Since the United States bombed a Doctors Without Borders (MSF) hospital in Kunduz, the Obama administration’s explanations have evolved rapidly. What was first described as a “tragic accident” is now being spun as a necessary operation to fight militants.

Indeed, defense officials were cited on Fox News as saying that, while the United States “regrets the loss of innocent life,” Taliban fighters were using the hospital as a base, thus rendering it a legitimate target. This same sentiment was echoed in The Washington Post, and then broadened in The New York Times with claims US forces were under attack from the hospital (a claim the U.S. now admits is false).

While the excuses continue to change, one thing has not: the Obama administration’s suggestion that, regardless of whether Afghan or U.S. forces called for the attack, militants inside the hospital used patients and doctors as human shields, rendering the MSF facility a legitimate target.

Matt Lee, a diplomatic writer for the AP, challenged a State Department official on this position during yesterday’s briefing by recalling how the U.S. responded when Israel shelled a U.N. school in Gaza. In doing so, he left the official unable to answer, stumbling.

Below is video of that exchange and a partial transcript of Lee’s question:

QUESTION: But what I want to ask about is just Administration policy in general. So not that long ago – in fact, just a little over a year ago, in August of 2014 – Israel, during the Gaza conflict, was accused of and, in fact, did bomb a – an UNRWA school in Gaza that killed about 10 people – or did kill 10 people. At the time, this building – in fact, the spokeswoman – issued a statement that was very, very strong, saying, “The United States is appalled by today’s disgraceful shelling outside an UNRWA school in Rafah sheltering some 3,000 displaced people. The coordinates of the school, like all UN facilities in Gaza, have been repeatedly communicated to the Israeli Defense Forces. We once again stress that Israel must do more to meet its own standards and avoid civilian casualties. UN facilities, especially those sheltering civilians, must be protected and must not be used by bases from which to launch attacks.”And then the sentence that’s key here, and this is what I want to ask about, it says, “The suspicion that militants are operating nearby does not justify strikes that put at risk the lives of so many innocent civilians.” And then it goes on to call for an investigation. So I just want to – let me see – is it Administration – still Administration policy that the suspicion that militants are operating nearby a site like this, which is a school, that that suspicion does not justify strikes that put at risk the lives of innocent civilians? Is that still the Administration’s position?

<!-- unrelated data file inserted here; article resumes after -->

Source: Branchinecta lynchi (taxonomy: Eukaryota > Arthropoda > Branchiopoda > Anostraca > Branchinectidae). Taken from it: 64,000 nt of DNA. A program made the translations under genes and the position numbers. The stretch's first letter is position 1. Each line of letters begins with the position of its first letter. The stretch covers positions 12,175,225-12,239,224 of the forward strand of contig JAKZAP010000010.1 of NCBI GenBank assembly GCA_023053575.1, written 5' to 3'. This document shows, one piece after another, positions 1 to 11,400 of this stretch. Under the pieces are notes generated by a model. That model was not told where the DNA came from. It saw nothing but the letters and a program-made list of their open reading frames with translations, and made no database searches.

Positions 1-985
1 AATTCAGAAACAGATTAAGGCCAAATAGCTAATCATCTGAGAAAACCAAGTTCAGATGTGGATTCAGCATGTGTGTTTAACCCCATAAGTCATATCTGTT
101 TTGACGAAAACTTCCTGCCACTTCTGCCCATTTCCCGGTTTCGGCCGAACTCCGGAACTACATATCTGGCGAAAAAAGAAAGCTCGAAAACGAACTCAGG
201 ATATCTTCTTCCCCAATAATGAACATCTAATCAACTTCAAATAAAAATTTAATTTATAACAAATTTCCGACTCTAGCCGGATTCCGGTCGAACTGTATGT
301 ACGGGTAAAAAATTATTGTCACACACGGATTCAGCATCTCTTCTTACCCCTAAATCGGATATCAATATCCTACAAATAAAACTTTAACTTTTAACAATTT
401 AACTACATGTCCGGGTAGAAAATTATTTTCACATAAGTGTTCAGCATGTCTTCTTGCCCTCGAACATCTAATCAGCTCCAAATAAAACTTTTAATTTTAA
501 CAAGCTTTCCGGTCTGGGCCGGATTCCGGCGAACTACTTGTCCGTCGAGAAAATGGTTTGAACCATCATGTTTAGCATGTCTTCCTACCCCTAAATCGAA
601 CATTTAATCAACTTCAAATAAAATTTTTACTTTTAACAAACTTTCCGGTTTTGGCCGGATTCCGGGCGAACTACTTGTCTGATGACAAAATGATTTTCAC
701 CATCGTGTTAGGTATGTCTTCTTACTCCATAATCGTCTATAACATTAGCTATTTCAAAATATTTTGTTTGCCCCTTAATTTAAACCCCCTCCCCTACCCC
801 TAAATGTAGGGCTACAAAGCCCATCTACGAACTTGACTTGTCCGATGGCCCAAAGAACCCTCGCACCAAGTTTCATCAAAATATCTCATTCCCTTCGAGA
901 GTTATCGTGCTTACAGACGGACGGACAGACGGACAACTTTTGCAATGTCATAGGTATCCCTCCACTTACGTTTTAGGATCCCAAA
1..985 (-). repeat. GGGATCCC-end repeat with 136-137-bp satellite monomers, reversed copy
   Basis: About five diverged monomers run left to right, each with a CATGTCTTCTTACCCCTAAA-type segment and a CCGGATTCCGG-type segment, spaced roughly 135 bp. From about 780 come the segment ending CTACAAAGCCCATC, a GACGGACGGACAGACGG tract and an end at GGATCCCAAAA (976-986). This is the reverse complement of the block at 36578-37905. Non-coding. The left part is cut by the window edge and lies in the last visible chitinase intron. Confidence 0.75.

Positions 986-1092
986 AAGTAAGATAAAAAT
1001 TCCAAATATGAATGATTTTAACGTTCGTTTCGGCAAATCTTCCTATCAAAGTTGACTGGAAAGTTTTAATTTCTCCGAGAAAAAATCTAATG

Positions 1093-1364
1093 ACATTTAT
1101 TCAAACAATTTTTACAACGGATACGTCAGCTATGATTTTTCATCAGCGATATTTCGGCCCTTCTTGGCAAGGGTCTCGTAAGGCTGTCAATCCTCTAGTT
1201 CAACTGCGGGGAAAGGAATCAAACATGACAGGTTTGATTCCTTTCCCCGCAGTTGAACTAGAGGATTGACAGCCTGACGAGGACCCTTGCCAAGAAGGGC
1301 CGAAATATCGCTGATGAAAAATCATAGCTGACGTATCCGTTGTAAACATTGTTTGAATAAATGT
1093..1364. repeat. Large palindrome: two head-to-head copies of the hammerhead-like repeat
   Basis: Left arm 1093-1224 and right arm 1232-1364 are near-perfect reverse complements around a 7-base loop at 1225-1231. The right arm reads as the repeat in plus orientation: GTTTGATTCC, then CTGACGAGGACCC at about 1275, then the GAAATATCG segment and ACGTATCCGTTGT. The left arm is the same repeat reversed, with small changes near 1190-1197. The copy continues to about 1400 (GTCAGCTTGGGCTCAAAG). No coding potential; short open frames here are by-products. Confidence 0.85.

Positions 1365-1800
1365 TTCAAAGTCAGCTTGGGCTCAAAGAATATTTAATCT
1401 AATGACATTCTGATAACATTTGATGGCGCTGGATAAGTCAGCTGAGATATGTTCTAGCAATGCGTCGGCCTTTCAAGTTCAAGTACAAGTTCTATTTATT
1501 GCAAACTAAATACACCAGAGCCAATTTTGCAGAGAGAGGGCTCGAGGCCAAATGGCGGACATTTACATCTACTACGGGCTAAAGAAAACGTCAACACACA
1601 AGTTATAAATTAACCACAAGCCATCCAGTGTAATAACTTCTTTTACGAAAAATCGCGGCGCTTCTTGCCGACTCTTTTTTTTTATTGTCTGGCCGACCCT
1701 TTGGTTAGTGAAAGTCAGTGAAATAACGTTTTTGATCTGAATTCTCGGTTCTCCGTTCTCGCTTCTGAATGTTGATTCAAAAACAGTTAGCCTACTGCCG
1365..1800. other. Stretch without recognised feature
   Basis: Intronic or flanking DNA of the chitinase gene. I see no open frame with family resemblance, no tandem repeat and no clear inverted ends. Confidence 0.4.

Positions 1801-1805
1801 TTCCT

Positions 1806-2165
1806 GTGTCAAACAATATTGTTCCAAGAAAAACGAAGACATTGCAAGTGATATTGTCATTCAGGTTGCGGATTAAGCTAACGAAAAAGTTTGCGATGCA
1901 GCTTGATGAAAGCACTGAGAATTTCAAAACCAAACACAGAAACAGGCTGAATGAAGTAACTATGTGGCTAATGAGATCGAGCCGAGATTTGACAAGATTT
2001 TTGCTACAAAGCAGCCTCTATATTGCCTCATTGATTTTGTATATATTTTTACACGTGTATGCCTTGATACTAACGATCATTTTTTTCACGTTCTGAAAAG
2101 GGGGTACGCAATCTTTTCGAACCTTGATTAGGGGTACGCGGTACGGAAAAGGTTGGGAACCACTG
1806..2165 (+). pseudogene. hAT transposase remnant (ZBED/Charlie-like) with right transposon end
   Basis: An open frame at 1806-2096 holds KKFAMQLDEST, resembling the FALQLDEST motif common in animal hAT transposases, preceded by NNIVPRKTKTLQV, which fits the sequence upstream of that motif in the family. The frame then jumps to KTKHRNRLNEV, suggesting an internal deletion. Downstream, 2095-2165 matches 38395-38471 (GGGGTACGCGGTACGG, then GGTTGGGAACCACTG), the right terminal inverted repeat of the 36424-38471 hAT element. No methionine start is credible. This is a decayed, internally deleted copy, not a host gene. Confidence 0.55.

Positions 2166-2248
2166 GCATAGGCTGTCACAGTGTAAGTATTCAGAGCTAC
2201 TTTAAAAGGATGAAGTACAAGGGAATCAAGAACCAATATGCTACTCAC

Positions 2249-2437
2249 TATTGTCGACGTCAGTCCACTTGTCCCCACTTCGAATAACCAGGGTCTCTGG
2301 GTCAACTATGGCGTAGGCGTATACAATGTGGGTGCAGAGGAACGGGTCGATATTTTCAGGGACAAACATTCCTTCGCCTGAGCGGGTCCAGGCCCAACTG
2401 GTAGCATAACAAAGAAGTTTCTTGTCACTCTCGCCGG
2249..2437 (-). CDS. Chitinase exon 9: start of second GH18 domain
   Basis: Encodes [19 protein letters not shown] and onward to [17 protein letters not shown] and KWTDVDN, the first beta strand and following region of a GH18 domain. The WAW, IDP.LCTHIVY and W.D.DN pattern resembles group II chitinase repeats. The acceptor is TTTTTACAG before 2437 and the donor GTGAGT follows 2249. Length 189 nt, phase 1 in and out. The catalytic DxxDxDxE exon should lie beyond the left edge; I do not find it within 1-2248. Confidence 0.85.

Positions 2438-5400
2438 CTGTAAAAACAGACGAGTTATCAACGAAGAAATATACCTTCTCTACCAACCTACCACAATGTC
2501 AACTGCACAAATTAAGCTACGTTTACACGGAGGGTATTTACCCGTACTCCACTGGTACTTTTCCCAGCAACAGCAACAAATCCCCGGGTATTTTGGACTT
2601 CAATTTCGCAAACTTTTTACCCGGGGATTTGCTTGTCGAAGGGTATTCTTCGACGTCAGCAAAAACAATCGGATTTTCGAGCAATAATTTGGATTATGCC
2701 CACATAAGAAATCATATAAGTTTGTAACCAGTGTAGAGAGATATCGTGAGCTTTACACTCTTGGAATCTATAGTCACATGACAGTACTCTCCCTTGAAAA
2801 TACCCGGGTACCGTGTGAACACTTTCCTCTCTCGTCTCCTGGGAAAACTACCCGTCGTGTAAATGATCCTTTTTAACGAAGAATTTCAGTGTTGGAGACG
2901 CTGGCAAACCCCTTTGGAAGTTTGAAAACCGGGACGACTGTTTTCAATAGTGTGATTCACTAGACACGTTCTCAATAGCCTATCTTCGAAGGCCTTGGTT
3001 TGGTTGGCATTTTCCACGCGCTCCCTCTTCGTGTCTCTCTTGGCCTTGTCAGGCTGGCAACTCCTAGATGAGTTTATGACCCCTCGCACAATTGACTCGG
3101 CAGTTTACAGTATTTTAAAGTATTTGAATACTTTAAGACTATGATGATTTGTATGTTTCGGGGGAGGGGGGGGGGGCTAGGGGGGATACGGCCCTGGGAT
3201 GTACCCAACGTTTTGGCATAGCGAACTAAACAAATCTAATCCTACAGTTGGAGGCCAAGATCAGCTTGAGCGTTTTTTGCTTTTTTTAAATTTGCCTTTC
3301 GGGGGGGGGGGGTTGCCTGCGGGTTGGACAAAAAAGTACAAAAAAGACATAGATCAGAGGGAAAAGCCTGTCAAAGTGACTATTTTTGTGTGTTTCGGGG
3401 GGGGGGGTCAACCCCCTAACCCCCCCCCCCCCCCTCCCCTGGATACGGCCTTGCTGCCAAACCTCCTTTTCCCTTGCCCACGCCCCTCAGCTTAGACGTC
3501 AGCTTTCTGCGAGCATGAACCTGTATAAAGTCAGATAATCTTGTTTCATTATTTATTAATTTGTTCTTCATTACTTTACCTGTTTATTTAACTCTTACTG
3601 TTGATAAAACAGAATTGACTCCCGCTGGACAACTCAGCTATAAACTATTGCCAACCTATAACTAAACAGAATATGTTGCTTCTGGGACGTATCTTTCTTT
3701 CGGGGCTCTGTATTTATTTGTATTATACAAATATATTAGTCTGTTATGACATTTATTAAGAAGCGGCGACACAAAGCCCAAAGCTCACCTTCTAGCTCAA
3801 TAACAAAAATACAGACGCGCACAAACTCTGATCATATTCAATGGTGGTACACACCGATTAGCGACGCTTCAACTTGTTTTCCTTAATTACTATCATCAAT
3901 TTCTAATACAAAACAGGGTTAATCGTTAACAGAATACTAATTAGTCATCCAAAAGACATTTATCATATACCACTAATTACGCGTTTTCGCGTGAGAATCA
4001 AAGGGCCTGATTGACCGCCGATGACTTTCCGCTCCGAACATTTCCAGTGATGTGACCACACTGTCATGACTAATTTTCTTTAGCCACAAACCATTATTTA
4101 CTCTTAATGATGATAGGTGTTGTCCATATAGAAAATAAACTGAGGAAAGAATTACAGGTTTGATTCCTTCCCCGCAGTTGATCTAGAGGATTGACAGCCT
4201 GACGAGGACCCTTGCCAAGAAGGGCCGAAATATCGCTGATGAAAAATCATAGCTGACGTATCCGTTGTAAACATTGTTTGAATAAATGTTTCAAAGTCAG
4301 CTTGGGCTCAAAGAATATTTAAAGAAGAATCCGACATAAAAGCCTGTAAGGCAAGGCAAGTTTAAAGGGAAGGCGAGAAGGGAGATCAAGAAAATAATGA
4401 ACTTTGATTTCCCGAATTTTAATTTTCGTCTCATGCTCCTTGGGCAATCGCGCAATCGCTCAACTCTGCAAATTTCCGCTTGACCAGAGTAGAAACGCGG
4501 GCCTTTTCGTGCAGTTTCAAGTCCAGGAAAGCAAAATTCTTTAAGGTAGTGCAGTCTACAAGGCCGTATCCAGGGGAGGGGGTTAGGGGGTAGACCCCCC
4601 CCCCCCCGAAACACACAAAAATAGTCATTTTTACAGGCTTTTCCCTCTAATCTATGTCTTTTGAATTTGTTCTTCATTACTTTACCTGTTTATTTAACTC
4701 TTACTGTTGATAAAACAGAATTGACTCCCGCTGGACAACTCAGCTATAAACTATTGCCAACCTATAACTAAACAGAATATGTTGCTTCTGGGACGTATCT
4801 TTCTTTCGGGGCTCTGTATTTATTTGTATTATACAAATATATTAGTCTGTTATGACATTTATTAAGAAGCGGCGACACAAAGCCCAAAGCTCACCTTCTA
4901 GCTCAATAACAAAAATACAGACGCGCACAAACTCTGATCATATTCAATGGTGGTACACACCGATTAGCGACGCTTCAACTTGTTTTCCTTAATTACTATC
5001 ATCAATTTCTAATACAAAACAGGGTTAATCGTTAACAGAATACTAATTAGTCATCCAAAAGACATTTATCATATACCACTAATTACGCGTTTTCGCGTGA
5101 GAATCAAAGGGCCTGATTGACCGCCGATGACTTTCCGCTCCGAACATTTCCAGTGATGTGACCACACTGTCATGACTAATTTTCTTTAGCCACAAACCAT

Is that still the Administration’s position?

Mark Toner, Deputy Spokesperson for the State Department, could not answer. He was unable to bring himself to say, Yes, this is our position.

Why? Because U.S. forces, which had been given coordinates for the Kunduz hospital five days prior to bombing it, knew what it was striking when it bombed the hospital. Because as hospital officials frantically told U.S. officials their facility was being bombed, the shelling continued. Because this was done intentionally. It was not an accident. Just as Israel’s shelling of the UN school in Gaza was not an accident.

When Israel shelled a U.N. school being used as an approved shelter in Gaza, the Obama administration rightfully called it “appalling.”

And that’s exactly what we have done: committed what appears to be an “appalling” war crime.

The McGlynn: The following video, to me, seems relevant.